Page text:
We’re counting the days until Game of Thrones returns for Season 8, but judging by these hints from one of the show’s stars, we’ll be counting a while longer.
Actor Liam Cunningham (who plays the show’s frequent MVP Ser Davos) recently told TV Guide that the final season’s six episodes are “definitely going to be bigger and what I hear is longer … We’re filming right up until the summer.”
And appearing at a panel for Amazon’s new sci-fi anthology series, Philip K. Dick’s Electric Dreams, at New York Comic Con, Cunningham gave us an idea of the production schedule for Game of Thrones‘ final season.
“Yesterday something quite monumental happened, I got the scripts for the last season … Kind of. They were delivered — there’s about 450 things you have to go through to open them and I’ve only done about 250 of them, so I haven’t read them yet,” he quipped on the panel. “Tomorrow I fly back to Ireland, I take a left out of the airport, and the first table read of the first three episodes is on Sunday; second table read Monday… then we rehearse for the rest of the week and start shooting the week after.”
That means, depending on your definition of “summer,” the final season could be filming for nine or ten months, despite only having six episodes to wrap everything up.
Luckily, Cunningham also seemed to confirm that the Season 8 episodes will be far longer, since the shooting schedule has also stretched: “When you think about it, up until last season we’d have six months to do ten episodes, so we’re [doing] way more than that for six episodes. So that obviously will translate into longer episodes,” he told TV Guide.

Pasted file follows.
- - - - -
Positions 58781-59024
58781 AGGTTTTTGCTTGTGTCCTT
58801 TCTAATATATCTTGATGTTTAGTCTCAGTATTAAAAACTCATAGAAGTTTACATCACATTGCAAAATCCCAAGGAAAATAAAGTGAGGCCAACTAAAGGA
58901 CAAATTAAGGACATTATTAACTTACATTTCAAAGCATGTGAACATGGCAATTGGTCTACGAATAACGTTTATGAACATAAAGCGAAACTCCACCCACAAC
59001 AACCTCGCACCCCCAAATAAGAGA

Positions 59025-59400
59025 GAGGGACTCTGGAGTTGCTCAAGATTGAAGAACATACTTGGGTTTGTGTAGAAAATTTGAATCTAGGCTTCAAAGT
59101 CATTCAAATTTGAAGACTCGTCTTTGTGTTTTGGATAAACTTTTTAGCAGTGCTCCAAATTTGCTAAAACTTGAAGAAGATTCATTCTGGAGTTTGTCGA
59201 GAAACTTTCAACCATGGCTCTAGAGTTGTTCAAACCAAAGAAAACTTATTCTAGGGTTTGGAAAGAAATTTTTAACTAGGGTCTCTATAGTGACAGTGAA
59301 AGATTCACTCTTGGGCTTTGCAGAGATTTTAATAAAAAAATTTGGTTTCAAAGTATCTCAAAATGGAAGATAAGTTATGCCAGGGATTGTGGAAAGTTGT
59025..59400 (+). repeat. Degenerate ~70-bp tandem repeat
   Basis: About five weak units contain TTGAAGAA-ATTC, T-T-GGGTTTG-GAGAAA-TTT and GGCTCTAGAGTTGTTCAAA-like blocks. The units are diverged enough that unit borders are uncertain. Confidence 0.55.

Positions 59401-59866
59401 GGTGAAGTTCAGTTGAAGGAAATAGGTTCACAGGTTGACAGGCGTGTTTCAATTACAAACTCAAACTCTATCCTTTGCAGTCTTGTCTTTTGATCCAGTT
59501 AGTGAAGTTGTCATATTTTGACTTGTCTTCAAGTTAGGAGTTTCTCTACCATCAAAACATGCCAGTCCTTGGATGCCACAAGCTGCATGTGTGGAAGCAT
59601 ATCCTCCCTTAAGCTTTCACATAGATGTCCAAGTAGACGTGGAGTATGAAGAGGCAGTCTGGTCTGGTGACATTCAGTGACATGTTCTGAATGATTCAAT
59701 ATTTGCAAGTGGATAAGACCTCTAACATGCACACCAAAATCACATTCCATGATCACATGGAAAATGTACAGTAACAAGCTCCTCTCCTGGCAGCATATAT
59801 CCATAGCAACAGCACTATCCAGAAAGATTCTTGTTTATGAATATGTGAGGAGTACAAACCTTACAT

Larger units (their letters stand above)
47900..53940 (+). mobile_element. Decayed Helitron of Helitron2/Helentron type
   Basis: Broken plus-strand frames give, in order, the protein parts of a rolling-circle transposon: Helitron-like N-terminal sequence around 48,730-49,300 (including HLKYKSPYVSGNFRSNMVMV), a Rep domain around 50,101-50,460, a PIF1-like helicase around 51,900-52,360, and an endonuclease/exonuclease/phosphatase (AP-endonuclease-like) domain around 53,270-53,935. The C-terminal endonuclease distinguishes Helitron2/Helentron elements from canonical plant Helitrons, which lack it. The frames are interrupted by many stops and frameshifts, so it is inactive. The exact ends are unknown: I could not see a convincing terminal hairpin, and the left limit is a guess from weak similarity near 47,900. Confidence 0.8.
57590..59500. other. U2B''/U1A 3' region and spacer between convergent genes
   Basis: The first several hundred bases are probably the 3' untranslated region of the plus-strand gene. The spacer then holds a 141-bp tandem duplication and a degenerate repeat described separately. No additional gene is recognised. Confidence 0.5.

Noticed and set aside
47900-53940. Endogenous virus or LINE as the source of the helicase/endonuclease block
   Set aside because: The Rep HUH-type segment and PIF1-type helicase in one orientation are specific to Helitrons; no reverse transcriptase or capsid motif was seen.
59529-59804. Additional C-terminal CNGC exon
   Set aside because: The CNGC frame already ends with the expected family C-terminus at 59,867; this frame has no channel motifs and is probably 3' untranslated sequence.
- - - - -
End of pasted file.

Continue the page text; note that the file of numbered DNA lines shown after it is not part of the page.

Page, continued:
At a few seconds short of 80 minutes, the Season 7 finale was the longest Game of Thrones episode ever. Anything beyond 90 minutes is highly unlikely, since the principal actors’ contracts kick in huge pro-rated overtime pay at that point. But a string of 80-90 minute episodes certainly seems possible.
And that means we really could be waiting until 2019 for the final season. Much like George R. R. Martin’s novels, showrunners David Benioff and Dan Weiss aren’t going to compromise quality to get the series on our screens faster, with a meticulous post-production schedule built in to make sure that the series looks as impressive and cinematic as fans have come to expect.
As an example, filming on Season 7 ended in February 2017 and the show didn’t premiere until July; previous seasons usually finished filming in December for an April debut. Depending on how elaborate the visual effects are — and we have every reason to believe this season will be the most complex yet, since the episode budgets are rumored to be around $15 million per installment — the post-production window could also extend.
So if you’ve been waiting for an opportunity to rewatch the series from the beginning, now might be a good time. You’ve got plenty of it to kill.